From the sea the face of the Nail resembled the face of a man, old and unwashed, with hollow eyes. Fringes of scrub grew in thick clusters around the promontory, tumbling around deep fissures and rocky orifices, a slab of sandstone shot out parallel to the ocean’s surface and sniffed at the winds, and the roots of trees, dead and living, fed into the shallows, stirring with each flow of air and water. Finn, who had not often look upon it, fancied it to be the face of someone he’d once known, his father, or a priest, perhaps. The personalities changed with every season, each new tide of the weather lending its own character to the vegetation to the jagged coastline. Every storm and fire and flood a new wrinkle on the face of Bendethera. Continue reading →
I haven’t any right to criticise books, and I don’t do it except when I hate them. I often want to criticise Jane Austen, but her books madden me so that I can’t conceal my frenzy from the reader; and therefore I have to stop every time I begin. Every time I read Pride and Prejudice I want to dig her up and beat her over the skull with her own shin-bone.
One of the most enjoyable things about learning the discipline of writing is studying those you admire; following the authors who inspire you and whose writing you would walk on fire to be able to emulate. Reading acquires a new dimension as you study their methods, their choice of language and themes, and begin to understand why you love their work.
You might also want to talk about it. Heaping praise on Australian author Tim Winton, at least for me, is easy. I identify with his settings and characters, and I think his prose is magic.
But when may a new writer stand up and level harsh criticism at an ‘acclaimed’ work of fiction with impunity? Which credentials are required? If Mark Twain says he has no right, then who am I to say that I loathed [insert book title from Man Booker prize nominee here]? Who am I to judge? Continue reading →
The sound is proximate and consequential, like the crack of bone.
He wakes up and curls into a ball. He waits for a pain to tell him he’s broken something, or a betraying silence that says he has finally crushed his wife to death.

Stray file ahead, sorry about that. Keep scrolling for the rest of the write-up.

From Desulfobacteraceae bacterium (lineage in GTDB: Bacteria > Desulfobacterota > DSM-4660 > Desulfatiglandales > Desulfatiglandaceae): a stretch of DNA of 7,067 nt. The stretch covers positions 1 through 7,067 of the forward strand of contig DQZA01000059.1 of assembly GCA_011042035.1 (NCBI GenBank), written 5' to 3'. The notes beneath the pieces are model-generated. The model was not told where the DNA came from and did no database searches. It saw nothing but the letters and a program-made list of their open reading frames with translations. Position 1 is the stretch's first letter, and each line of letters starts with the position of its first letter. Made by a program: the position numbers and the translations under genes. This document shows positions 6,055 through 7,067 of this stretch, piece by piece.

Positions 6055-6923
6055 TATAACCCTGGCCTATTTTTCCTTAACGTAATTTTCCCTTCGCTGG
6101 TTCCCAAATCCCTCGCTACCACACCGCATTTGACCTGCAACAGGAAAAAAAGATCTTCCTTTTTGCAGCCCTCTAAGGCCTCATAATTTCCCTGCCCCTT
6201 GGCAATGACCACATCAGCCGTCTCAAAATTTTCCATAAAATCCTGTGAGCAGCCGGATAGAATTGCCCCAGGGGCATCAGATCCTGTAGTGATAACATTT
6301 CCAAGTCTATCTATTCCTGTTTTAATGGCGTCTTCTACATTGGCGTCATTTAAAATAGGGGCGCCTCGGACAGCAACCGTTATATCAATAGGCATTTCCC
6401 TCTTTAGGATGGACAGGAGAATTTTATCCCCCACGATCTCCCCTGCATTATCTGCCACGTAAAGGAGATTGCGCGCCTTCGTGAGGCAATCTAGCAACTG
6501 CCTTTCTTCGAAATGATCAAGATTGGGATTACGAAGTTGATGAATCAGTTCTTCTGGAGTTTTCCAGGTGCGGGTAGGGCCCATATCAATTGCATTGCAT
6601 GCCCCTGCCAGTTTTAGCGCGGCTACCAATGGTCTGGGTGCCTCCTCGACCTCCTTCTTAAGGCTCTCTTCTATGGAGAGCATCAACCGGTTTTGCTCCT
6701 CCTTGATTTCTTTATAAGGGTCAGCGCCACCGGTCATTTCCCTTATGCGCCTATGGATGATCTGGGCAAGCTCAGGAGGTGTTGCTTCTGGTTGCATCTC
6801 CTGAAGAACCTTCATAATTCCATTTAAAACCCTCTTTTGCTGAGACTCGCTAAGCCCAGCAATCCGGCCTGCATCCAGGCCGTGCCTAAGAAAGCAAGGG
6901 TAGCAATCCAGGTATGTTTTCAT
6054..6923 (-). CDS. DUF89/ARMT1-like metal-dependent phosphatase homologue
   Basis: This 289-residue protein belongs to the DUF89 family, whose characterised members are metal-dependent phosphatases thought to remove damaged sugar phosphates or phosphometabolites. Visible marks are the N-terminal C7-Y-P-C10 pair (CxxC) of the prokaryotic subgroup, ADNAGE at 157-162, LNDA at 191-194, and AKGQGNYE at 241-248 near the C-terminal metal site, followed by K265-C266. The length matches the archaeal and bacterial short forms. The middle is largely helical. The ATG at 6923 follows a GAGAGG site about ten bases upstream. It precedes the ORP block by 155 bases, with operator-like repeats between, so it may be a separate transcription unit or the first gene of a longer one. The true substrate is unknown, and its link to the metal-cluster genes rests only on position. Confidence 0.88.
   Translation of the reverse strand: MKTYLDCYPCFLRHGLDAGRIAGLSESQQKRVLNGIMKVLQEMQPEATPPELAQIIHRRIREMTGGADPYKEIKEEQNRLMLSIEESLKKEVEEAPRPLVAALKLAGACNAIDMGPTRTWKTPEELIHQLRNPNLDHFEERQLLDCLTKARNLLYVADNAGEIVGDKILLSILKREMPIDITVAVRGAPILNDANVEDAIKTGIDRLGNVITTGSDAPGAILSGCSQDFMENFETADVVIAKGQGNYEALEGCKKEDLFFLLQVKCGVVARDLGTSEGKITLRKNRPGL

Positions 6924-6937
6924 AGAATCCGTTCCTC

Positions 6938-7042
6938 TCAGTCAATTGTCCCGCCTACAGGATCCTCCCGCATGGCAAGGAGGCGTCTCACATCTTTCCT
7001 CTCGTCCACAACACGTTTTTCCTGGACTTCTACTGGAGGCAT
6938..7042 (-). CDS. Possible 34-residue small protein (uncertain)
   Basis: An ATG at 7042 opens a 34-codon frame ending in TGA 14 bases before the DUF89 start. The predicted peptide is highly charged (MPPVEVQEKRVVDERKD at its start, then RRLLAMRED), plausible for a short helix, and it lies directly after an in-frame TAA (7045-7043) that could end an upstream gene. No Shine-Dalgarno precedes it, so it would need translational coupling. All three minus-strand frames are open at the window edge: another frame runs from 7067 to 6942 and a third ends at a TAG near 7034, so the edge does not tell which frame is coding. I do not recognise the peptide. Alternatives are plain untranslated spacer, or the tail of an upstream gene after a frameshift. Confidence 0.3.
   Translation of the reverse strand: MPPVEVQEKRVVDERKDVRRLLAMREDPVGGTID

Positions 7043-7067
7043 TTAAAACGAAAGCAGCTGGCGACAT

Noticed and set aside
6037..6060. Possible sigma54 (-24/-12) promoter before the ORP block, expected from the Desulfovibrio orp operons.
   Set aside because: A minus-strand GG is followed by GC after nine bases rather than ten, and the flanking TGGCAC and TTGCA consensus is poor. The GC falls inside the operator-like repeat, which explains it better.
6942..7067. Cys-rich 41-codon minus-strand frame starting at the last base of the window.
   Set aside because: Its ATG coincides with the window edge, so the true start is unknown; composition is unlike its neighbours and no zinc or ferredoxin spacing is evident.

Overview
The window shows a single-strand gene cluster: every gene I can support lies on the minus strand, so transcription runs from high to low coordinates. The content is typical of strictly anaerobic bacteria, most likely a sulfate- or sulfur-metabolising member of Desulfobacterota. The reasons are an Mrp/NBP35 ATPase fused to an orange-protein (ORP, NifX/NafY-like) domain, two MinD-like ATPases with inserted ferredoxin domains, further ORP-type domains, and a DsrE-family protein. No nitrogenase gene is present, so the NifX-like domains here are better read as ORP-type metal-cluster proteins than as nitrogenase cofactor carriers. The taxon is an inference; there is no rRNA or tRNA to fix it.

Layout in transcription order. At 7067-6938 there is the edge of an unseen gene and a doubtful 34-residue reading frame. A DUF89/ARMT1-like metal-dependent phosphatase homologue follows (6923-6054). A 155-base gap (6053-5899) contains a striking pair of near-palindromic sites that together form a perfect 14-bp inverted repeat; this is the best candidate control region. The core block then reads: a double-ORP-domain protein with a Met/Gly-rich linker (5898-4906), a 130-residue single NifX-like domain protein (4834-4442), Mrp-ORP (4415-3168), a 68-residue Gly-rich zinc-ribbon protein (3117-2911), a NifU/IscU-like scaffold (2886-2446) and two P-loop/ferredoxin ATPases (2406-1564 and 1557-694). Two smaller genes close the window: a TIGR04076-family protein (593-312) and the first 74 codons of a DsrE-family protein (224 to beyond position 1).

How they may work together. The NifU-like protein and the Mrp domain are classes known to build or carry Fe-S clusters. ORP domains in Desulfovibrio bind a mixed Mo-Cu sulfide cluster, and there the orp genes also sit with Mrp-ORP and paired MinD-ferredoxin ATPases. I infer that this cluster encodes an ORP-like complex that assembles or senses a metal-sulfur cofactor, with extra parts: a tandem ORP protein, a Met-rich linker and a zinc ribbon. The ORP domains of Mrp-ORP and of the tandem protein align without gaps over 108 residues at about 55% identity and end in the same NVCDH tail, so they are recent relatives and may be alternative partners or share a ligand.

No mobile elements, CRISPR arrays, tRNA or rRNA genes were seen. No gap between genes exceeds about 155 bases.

When his eyes adjust to the moonlight he realizes he is not in bed, but in the desert, alone and naked, and half-buried in sand. He raises his knees and finds a bowl of felled and splintered trees. Continue reading →
Mr Masao Takeshi, vice president of the Ryou Corporation, squinted through the curtains of the Rialto Hotel’s breakfast room.
Outside, the brilliant May sun glittered off the water onto the buildings, filling the canal with a thousand colours. Tourists scampered over the bridge, pointing at boats, taking photos, and avoiding the Albanian scam artists at the foot of the stairs next to the stained glass boutiques. A bell rang from some distant square. Takeshi looked at his watch.
“Everyone away from the windows,” Takeshi said and straightened his Italian silk tie. “Mr Ryou’s gondola is arriving. I want everything tripled-checked, quadruple-checked… and whatever comes after that. Cutlery, the guestbook, newspapers, salami… you all know what happens now. Yukio, is the kitchen staff on standby?”
A small man with a goatee beard put a finger in his ear, then nodded.
“And the guests, Miss Minako?”
Miss Minako cocked her head. She also nodded.
“Good. Now I want you all out of sight when Mr Ryou arrives. Invisible. In this world you are from this minute on ghosts. We’ve worked too hard to fail now. I don’t need to remind you of what happened in Toledo.” Continue reading →
About Illustrated Shorts
We all know that short stories are delicious, but they're doubly delectable with a doodle. This site celebrates the magic of the terse tale by presenting news and reviews on short fiction, and a showcase of illustrated essays, short stories and poems. More about the author